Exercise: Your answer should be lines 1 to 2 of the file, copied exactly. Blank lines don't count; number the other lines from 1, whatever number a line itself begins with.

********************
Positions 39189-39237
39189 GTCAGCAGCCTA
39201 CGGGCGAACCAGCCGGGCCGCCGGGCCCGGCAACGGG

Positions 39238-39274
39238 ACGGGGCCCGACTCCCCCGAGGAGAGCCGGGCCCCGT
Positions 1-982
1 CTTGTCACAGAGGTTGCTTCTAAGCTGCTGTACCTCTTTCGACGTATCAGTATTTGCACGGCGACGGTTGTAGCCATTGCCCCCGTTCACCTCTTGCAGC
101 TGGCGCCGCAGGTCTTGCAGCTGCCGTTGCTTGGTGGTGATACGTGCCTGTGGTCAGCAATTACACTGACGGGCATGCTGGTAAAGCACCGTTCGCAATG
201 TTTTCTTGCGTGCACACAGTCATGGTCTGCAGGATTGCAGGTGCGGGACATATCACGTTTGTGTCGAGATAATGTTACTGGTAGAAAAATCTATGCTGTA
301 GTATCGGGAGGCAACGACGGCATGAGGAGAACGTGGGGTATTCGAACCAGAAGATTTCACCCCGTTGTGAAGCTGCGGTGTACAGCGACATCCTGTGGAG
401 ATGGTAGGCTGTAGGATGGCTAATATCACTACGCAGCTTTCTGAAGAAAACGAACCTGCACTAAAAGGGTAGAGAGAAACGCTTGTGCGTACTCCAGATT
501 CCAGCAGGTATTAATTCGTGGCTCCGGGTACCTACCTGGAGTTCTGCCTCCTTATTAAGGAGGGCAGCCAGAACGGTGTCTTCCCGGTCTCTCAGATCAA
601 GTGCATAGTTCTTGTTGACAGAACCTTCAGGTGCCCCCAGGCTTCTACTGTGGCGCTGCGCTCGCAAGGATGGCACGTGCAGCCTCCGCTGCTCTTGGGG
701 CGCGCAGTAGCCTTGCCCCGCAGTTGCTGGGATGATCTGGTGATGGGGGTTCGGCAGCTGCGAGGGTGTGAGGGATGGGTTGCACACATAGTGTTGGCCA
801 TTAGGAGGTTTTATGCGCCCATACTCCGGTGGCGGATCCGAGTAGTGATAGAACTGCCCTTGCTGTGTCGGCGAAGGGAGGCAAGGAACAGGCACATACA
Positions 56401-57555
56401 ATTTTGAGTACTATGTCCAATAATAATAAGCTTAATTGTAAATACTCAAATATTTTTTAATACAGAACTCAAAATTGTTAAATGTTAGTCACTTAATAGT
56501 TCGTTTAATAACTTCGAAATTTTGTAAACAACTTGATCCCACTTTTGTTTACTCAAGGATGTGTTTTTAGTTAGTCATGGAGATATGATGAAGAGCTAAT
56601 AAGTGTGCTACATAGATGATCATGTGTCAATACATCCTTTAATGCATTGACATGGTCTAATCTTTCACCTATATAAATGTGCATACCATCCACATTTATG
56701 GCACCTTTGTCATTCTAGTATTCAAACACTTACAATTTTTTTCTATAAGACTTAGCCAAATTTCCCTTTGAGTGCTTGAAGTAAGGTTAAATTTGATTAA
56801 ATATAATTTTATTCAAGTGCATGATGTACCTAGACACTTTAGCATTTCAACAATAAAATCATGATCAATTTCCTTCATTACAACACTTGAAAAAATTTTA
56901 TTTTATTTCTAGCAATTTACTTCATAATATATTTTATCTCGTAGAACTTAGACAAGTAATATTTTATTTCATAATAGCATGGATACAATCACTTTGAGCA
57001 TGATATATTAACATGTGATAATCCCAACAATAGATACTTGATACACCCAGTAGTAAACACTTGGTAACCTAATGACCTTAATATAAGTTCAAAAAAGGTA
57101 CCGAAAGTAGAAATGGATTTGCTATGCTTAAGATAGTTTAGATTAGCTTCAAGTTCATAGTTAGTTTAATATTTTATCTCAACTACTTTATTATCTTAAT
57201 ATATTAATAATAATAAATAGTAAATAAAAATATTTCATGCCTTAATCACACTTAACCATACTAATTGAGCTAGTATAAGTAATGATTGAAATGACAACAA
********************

Positions 39189-39237
39189 GTCAGCAGCCTA